High dimensional data consists of matrices with a large number of features and is common across many fields of study, including genetics, imaging, and toxicology. This type of data is challenging to analyze because of its size, and many traditional methods are difficult to implement or interpret with such data. One way of handling high dimensional data is dimension reduction, which aims to reduce high rank, high-dimensional data sets into low-rank approximations, which maintain important components of the structures of the matrices but are easier to use in models. The most common method for dimension reduction of a single matrix is principal components analysis (PCA). Multi-source data are high dimensional data in which multiple data sources share a dimension. When two or more data sets share a feature set, this is called horizontal integration. When two or more data sets share a sample set, this is called vertical integration. Traditionally, there are two ways to approach such a data set: either analyze each data source separately or treat them as one data set. However, these analyses may miss important features that are unique to each data source or miss important relationships between the data sources. A number of recent methods have been developed for analyzing multi-source data that are either vertically or horizontally integrated. One such method is Joint and Individual Variation Explained (JIVE), which decomposes the variation in multi-source data sets into structure that is shared between data sources (called joint structure) and structure that is unique to each of the data sources (called individual structure) (Lock et al. 2013). We have created an R package, r.jive, that implements the JIVE algorithm and provides visualization tools for multi-source data, making multi-source methods more accessible. While there are several methods for data sets with horizontal or vertical integration, there have been no previous methods for data sets with simultaneous horizontal and vertical integration (which we call bidimensional integration). We introduce a method called Linked Matrix Factorization that allows for simultaneous decomposition of multi-source data sets with bidimensional integration. We also introduce a method for bidimensionally integrated data that are not normally distributed, called Generalized Linked Matrix Factorization, which is based on generalized linear models rather than ordinary least squares.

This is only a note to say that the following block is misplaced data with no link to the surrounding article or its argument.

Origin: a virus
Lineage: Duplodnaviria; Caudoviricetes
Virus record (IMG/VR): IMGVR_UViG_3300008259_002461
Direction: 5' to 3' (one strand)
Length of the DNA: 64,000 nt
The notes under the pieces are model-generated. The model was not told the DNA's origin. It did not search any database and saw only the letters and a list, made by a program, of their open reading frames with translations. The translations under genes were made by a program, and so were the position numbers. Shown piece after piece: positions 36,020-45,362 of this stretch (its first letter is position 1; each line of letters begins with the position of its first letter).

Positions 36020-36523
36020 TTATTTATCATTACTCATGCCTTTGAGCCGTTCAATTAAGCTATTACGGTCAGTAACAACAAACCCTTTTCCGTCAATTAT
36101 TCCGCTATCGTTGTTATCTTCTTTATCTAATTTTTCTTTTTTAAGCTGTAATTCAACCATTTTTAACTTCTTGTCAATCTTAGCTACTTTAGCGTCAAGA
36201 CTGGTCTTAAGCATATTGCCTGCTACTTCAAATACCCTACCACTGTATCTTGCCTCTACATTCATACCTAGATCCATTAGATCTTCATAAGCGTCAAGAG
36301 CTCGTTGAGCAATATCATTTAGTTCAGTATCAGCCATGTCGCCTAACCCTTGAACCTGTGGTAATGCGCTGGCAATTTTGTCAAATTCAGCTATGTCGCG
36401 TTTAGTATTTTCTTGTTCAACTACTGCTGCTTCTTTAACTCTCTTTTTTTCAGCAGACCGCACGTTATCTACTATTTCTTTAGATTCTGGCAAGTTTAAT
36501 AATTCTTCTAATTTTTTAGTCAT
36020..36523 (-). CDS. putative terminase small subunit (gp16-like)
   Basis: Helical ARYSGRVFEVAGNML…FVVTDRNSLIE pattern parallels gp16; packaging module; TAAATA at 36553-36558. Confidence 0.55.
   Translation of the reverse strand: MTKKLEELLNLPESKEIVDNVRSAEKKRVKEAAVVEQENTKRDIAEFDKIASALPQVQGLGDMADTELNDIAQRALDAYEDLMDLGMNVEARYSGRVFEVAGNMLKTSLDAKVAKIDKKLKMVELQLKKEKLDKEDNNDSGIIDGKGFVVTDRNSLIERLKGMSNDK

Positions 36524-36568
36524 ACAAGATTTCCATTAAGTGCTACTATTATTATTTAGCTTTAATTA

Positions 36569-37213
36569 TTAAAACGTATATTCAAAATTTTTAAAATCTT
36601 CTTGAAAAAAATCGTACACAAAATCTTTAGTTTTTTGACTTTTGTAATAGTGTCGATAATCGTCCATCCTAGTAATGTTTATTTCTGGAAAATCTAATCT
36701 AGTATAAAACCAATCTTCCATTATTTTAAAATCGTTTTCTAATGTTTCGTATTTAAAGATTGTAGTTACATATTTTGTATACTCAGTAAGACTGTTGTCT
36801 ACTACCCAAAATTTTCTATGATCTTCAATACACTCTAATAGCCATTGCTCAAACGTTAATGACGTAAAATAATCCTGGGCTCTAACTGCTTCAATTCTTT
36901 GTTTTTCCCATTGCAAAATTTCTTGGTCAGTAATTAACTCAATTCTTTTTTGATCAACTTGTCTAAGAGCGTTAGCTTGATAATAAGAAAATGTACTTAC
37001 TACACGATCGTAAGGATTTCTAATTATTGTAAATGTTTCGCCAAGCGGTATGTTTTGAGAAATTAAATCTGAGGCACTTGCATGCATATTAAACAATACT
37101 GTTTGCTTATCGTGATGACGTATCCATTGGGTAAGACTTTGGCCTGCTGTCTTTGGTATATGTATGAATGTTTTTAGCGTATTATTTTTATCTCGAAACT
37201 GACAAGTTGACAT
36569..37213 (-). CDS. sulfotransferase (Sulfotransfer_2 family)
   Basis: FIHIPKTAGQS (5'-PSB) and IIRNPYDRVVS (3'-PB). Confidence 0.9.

University of Minnesota Ph.D. dissertation. July 2018. Major: Biostatistics. Advisor: Eric Lock. 1 computer file (PDF); viii, 86 pages.
Integrative Analyses for Multi-source Data with Multiple Shared Dimensions.
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